Asia is the largest continent in terms of size and population – a diverse and multicultural melting pot of some of the oldest civilizations on the planet.
The secret to discovering the best places to travel in Asia for those on a tighter schedule or budget, is seeing a bit of everything from the skyscrapers of Hong Kong to the majestic slopes of Mount Fuji and the architectural wonder of Hong Kong. ‘places like Angkor Wat in Cambodia.
1. Mount Fuji, Japan
Although Mount Fuji is an active stratovolcano, it has not erupted since 1708. The magnificent snow-capped mountain is one of Japan’s “three sacred mountains”, which are traditionally considered to hold a special power – Mount Fuji has volcanic power.
If that doesn’t sound disturbing enough, the base of the mountain is also home to Aokigahara. Also known as the ‘Suicide Forest’, this dense forest growing on hardened lava is home to ice caves, a combination that absorbs sound and creates a strange feeling of loneliness.
While many visitors come here to photograph this World Heritage Listed cultural site and well-known symbol of Japan while others arrive for the climbing opportunities. Until the end of the 19th century, women were not allowed to go to the summit (which is still considered a sacred site), so visitors of all ethnicities, genders and ages are now arriving to catch up on time. lost.
To reach the top of the mountain there are four possible routes, and all offer a number of stops along the way in the form of shrines, historical monuments, and even tea rooms.
You can also plan your visit to Japan around spring cherry blossoms, another popular tourist attraction.
2. Dead Sea, Israel
The dark blue waters of the Dead Sea touch the borders of Jordan and Israel. In fact, a lake despite its name, the Dead Sea sits at the lowest land elevation on the planet, over 430 meters below sea level. The Dead Sea is so thick with around 31 percent of salt concentration – almost 10 times saltier than the ocean – that nothing can sink into it, and anyone who enters it will float naturally.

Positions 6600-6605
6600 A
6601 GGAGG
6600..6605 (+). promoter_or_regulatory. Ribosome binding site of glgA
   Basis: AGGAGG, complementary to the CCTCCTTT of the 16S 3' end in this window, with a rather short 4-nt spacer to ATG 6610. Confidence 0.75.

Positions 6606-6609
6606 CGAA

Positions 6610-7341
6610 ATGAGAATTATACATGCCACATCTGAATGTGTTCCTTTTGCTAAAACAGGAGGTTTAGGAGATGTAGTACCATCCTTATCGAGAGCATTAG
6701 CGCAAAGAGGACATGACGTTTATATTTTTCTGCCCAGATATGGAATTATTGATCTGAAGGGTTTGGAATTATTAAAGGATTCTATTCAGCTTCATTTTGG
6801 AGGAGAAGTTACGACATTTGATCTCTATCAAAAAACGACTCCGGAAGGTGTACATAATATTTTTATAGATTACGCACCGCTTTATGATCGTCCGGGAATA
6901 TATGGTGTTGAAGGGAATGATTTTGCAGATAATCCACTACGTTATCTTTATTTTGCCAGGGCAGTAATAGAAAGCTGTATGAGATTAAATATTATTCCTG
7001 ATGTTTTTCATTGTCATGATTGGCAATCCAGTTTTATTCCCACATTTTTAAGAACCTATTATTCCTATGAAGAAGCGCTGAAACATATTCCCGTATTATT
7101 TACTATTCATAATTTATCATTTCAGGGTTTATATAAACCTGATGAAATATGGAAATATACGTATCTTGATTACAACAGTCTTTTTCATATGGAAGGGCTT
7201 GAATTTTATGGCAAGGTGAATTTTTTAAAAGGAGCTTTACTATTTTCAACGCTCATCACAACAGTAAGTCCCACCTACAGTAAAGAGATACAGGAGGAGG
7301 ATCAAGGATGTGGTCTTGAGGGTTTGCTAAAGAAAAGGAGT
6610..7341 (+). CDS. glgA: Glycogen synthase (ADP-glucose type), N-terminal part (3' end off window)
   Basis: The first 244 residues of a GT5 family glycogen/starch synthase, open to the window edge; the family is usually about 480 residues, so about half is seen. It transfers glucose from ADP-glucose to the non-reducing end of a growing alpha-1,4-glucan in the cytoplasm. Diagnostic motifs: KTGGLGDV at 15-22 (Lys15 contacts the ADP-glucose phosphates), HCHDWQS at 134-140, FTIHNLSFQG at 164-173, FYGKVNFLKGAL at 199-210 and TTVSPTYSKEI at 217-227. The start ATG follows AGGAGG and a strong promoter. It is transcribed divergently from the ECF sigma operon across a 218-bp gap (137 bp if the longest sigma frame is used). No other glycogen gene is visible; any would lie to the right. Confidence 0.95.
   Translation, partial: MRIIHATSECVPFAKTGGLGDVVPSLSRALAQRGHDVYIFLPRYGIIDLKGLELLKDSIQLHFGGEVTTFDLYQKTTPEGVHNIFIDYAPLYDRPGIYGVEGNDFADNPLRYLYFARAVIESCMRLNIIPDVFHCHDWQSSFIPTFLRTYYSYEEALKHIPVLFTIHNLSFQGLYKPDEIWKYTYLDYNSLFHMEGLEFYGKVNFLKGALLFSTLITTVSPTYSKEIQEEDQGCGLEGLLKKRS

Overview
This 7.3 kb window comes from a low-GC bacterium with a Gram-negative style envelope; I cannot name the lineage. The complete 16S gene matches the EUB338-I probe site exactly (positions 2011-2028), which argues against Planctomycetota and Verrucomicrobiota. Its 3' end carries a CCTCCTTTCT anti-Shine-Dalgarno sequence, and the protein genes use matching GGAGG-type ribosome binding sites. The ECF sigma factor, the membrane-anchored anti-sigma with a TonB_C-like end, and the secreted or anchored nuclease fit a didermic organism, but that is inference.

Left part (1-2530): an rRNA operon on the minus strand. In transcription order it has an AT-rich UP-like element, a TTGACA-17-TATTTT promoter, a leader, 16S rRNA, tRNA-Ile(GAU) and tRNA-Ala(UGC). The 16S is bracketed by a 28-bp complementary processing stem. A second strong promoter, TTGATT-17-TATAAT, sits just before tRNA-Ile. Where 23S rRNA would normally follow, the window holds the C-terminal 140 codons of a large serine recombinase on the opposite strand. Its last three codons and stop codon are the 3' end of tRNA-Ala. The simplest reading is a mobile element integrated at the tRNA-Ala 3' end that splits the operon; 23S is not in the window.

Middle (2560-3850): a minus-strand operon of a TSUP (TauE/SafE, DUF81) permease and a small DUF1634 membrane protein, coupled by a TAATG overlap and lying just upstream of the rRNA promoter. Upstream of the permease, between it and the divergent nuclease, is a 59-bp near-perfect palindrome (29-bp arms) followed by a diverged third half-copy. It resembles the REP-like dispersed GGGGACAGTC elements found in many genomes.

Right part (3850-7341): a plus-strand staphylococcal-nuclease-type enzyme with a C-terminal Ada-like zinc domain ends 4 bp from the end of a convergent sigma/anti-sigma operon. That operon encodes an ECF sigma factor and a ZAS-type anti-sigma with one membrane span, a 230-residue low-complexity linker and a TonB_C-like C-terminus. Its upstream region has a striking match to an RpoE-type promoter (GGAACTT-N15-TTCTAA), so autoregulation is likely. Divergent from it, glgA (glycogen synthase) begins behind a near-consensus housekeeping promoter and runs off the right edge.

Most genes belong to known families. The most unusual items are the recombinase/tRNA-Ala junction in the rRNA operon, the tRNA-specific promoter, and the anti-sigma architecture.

While the coastline around the lake has developed into a thriving spa and resort town, there is also a significant influx of religious tourism to the area. Jericho is located just minutes northwest of the Dead Sea, the city where Jesus is said to have healed blind beggars – and a number of other cities, including the legendary Sodom and Gomorra, as well as Zoar and Admah, are also in this area. The region has some of the oldest inhabited cities in the world.
Although the lake is too salty to support aquatic life, many animals inhabit the surrounding desert – and hikers will encounter anything from hares to foxes and leopards when exploring the nature reserves around the Dead Sea. .
3. Phuket, Thailand
Thailand’s largest island also draws visitors – and for good reason. Phuket has some of the best beaches in the country, with clean, soft, rolling sand and turquoise waters as far as the eye can see.
During the high season (November to February), the beaches of Hat Karon, Kamala and Kata receive a lot of tourists but remain sleepy little villages once the rains come. Magnificent coral reefs line the coastline, providing incredible opportunities for snorkeling and diving, as well as sea kayaking and island hopping.
Between hours in the sun, visitors can walk to the white and gold Wat Chalong, the island’s largest and most important Buddhist temple, or climb a hill to reach the Big Buddha, a 45-meter-tall statue. top covered with Burmese marble.
To a number of unique festivals, the island is also home. The Ghost Festival during the 7th Chinese Lunar Month is dedicated to ancestor worship, and it involves releasing lanterns into the ocean to help guide lost souls – a sight to behold.
The Chinese 9th Lunar Month Vegetarian Festival is another amazing celebration – which, despite the name, is not so much about food as it is cleansing and testing the body, like walking on fire and hanging from hooks.